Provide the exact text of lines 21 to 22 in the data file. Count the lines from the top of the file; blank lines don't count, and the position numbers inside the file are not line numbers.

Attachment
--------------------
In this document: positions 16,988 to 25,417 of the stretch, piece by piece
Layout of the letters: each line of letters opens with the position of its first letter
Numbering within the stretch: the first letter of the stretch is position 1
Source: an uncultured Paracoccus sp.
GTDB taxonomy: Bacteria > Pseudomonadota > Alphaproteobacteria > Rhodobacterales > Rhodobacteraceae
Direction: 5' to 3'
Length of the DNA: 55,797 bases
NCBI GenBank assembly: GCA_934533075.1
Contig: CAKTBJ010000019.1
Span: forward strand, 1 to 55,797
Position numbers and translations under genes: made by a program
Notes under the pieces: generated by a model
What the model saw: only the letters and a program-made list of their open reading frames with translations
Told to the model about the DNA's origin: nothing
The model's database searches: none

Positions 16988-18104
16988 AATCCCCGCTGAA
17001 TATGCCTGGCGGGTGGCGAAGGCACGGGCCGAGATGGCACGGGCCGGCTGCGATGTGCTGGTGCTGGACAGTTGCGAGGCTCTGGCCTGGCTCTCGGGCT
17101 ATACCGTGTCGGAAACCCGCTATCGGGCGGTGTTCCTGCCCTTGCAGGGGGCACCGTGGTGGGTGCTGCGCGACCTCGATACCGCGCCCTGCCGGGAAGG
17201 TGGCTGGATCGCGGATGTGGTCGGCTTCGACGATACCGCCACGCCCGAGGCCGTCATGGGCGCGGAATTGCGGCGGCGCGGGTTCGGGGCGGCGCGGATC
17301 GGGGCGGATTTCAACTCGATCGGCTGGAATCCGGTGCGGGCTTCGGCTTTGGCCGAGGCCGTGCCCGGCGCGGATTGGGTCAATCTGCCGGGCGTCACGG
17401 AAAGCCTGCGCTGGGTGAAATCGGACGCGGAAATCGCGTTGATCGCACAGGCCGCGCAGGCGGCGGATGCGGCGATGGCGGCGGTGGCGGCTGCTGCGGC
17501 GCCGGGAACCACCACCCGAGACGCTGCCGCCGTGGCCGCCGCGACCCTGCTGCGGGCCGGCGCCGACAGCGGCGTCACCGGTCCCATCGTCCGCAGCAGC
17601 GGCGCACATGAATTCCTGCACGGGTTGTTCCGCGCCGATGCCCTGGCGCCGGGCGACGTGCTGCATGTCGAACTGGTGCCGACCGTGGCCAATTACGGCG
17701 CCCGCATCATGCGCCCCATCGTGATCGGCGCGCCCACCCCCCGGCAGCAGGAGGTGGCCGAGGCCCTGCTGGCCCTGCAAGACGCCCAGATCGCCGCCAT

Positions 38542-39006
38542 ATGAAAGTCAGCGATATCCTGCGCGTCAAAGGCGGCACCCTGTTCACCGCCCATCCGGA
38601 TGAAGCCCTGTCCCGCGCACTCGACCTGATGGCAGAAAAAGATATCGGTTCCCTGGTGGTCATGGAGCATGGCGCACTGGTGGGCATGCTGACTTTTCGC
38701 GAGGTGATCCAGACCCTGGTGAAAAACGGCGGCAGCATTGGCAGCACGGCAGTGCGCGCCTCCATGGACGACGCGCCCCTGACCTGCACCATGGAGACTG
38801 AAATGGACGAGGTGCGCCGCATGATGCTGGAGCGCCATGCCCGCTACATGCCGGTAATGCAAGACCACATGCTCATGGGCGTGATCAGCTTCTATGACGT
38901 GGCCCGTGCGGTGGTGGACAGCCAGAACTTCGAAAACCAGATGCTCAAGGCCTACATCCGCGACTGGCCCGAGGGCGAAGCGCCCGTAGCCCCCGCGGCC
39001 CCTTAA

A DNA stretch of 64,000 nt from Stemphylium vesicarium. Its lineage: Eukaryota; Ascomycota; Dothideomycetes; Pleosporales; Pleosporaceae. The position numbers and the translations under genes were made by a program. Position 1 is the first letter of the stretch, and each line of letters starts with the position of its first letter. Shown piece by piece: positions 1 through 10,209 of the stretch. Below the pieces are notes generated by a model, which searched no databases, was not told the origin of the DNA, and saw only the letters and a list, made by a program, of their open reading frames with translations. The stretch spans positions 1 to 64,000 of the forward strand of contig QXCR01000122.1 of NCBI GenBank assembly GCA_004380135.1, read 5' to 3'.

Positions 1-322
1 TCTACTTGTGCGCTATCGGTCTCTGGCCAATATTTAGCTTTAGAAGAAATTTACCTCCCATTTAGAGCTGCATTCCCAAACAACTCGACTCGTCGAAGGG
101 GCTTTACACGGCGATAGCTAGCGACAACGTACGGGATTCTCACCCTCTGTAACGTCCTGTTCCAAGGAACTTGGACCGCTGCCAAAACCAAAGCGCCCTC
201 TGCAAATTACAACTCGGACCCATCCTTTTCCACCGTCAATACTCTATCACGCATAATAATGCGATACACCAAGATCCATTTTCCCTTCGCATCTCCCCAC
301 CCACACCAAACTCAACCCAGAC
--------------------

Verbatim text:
17301 GGGGCGGATTTCAACTCGATCGGCTGGAATCCGGTGCGGGCTTCGGCTTTGGCCGAGGCCGTGCCCGGCGCGGATTGGGTCAATCTGCCGGGCGTCACGG
17401 AAAGCCTGCGCTGGGTGAAATCGGACGCGGAAATCGCGTTGATCGCACAGGCCGCGCAGGCGGCGGATGCGGCGATGGCGGCGGTGGCGGCTGCTGCGGC